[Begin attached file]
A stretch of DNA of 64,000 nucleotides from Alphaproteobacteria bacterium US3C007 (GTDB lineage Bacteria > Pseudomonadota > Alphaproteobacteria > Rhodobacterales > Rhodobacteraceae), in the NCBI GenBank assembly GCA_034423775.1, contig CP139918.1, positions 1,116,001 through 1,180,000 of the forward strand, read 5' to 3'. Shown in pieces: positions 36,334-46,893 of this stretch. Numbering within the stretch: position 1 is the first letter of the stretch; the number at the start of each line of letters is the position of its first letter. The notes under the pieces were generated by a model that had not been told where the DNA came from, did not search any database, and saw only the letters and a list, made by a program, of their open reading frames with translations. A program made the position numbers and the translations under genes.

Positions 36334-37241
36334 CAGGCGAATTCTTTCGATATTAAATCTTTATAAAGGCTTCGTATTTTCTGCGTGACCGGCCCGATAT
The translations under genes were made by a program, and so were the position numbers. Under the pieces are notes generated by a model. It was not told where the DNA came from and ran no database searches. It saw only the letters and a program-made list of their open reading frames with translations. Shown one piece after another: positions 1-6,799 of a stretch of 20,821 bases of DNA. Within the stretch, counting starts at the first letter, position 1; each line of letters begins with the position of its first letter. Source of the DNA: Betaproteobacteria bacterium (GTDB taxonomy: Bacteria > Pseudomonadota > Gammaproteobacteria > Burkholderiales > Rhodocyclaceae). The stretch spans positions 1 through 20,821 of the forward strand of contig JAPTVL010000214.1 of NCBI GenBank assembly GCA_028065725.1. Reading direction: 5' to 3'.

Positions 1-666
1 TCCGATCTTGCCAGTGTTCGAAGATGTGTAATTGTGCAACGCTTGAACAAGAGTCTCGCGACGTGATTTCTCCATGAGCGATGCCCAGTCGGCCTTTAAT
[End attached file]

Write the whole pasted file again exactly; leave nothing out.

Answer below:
A stretch of DNA of 64,000 nucleotides from Alphaproteobacteria bacterium US3C007 (GTDB lineage Bacteria > Pseudomonadota > Alphaproteobacteria > Rhodobacterales > Rhodobacteraceae), in the NCBI GenBank assembly GCA_034423775.1, contig CP139918.1, positions 1,116,001 through 1,180,000 of the forward strand, read 5' to 3'. Shown in pieces: positions 36,334-46,893 of this stretch. Numbering within the stretch: position 1 is the first letter of the stretch; the number at the start of each line of letters is the position of its first letter. The notes under the pieces were generated by a model that had not been told where the DNA came from, did not search any database, and saw only the letters and a list, made by a program, of their open reading frames with translations. A program made the position numbers and the translations under genes.

Positions 36334-37241
36334 CAGGCGAATTCTTTCGATATTAAATCTTTATAAAGGCTTCGTATTTTCTGCGTGACCGGCCCGATAT
The translations under genes were made by a program, and so were the position numbers. Under the pieces are notes generated by a model. It was not told where the DNA came from and ran no database searches. It saw only the letters and a program-made list of their open reading frames with translations. Shown one piece after another: positions 1-6,799 of a stretch of 20,821 bases of DNA. Within the stretch, counting starts at the first letter, position 1; each line of letters begins with the position of its first letter. Source of the DNA: Betaproteobacteria bacterium (GTDB taxonomy: Bacteria > Pseudomonadota > Gammaproteobacteria > Burkholderiales > Rhodocyclaceae). The stretch spans positions 1 through 20,821 of the forward strand of contig JAPTVL010000214.1 of NCBI GenBank assembly GCA_028065725.1. Reading direction: 5' to 3'.

Positions 1-666
1 TCCGATCTTGCCAGTGTTCGAAGATGTGTAATTGTGCAACGCTTGAACAAGAGTCTCGCGACGTGATTTCTCCATGAGCGATGCCCAGTCGGCCTTTAAT